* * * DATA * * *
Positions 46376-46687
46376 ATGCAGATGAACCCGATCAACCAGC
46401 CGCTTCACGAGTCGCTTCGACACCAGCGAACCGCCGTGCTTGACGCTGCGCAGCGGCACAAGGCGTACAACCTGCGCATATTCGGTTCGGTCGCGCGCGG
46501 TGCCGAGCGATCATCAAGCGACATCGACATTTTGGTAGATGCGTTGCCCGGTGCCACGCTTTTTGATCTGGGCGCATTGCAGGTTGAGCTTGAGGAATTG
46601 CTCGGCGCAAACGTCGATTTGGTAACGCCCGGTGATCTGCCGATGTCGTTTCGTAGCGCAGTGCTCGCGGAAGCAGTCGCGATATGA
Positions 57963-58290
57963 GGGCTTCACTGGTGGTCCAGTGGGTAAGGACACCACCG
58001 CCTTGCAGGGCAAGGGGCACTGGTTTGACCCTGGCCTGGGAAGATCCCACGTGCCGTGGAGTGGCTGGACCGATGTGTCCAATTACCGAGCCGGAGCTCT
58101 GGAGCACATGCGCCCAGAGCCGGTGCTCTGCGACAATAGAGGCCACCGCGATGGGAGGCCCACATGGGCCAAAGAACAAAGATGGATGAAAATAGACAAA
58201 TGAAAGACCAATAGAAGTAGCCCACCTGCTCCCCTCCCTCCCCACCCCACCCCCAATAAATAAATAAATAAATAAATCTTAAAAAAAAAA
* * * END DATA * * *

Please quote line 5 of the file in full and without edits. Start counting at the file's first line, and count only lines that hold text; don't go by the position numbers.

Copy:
46601 CTCGGCGCAAACGTCGATTTGGTAACGCCCGGTGATCTGCCGATGTCGTTTCGTAGCGCAGTGCTCGCGGAAGCAGTCGCGATATGA